Firstly let me say that I have a keen fondness for Margot Robbie, star of the TV show Pan Am. She’s become that rarefied creature, manufactured only in committed relationships: the couple crush. That is to say that both my girlfriend and I appreciate her acting, looks and coolness. The girl lives in Brooklyn and likes to bike ride–a woman after our collective heart.
High in a clock tower in DUMBO, Robbie takes a tour of the Esquire magazine “apartment”–a place so swank it makes the Taj Mahal look like a trailer. Indeed with touch responsive audio/visual cloth, a grand piano, clear glass staircase, clear glass elevator, four floors, a roof deck, a gym, four or five living rooms and a kitchen bigger than your office it’s coolness flies off the page like a Shaolin monk’s roundhouse.
Margot (we’re on a first name basis) takes us on a tour of this unbelievable home. The camera dutifully follows her as she oohs and ahhs her way through the walk in closets and plush couches. As she reflects on how cool the views and the apartment are she utters a cliche common to transplants to our fair city: “New York is just so cool.”
Right you are Margot, right you are. But only for some.
The sort of opulence with which the city has become synonymous is accessible only to a small few. The rich, the famous, the industry people–these are they who gain access to places like the Esquire loft, the many beautifully designed clubs and restaurants that are the subject of magazine features. The rest of the city are much more familiar with food trucks and their local happy hour schedule.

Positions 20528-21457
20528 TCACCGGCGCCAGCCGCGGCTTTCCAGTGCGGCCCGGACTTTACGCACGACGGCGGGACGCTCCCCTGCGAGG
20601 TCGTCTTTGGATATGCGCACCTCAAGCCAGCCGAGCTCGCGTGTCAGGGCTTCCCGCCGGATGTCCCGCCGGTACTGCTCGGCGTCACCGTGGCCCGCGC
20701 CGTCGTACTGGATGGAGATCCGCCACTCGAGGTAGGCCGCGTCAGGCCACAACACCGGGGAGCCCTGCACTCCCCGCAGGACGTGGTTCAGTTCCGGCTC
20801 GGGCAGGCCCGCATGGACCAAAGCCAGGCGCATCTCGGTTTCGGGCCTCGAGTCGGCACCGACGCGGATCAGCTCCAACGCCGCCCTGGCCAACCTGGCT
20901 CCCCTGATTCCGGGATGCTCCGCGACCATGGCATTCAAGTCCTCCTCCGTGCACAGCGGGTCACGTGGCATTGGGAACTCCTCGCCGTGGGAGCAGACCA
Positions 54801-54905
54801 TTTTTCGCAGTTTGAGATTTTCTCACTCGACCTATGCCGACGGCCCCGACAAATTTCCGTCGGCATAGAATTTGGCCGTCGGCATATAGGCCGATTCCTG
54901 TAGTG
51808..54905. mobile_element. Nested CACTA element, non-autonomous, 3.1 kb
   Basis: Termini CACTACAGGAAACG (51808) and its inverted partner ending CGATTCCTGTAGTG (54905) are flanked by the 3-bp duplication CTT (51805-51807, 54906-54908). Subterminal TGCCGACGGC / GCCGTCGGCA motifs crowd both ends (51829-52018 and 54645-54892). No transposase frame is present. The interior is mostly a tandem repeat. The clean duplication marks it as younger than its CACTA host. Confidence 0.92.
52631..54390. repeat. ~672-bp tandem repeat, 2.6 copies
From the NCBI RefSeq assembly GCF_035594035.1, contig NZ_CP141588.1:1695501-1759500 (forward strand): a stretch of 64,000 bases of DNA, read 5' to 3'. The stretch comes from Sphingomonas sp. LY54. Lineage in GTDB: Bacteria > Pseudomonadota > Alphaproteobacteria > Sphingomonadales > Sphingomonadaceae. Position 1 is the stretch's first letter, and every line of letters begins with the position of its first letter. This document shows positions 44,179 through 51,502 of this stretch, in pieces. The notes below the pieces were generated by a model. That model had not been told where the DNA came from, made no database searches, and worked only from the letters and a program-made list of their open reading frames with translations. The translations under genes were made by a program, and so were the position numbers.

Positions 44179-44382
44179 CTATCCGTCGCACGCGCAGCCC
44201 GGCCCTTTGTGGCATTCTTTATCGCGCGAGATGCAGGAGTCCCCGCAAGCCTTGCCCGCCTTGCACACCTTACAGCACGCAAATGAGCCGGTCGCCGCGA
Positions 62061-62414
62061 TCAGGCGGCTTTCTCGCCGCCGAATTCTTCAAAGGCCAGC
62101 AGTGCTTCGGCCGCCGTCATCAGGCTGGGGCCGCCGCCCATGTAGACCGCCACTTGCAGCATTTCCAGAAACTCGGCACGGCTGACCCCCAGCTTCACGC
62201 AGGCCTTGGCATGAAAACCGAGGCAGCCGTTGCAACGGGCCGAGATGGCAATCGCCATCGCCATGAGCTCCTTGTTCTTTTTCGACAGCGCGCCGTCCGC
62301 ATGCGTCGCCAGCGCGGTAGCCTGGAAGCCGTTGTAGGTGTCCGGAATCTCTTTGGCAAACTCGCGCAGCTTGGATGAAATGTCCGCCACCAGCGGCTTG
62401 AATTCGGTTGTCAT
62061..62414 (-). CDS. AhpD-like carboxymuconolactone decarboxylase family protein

Margot and the Esquire staff give us a tour of one of the most stylish and rarefied pieces of architecture in the world. For that, I say thanks. But I can’t help but wonder about what it means to live in a place and be unable to share in it’s defining characteristics.
New York was once a filthy place, inhabited only by those unfortunate enough to stagnate in the bog of the lower east side after arrival to the nation. It evolved to become a cultural capital in the 60s, then a slum in the 70s and 80s as the city grew and expanded. The 90s saw some improvements to quality of life, but moreover the identity of the city was one of edgy counterculture living next to commerce. To truly participate in the character of the city was easy, as the character of the city was defined by experiences shared by all. These days, not so much.
Now, the city has achieved a level of economic success so pervasive that it’s identity has changed again. And it’s hard, as a native not to feel as though it’s gotten (to borrow a phrase from every snubbed teenaged boy on earth) too good for me.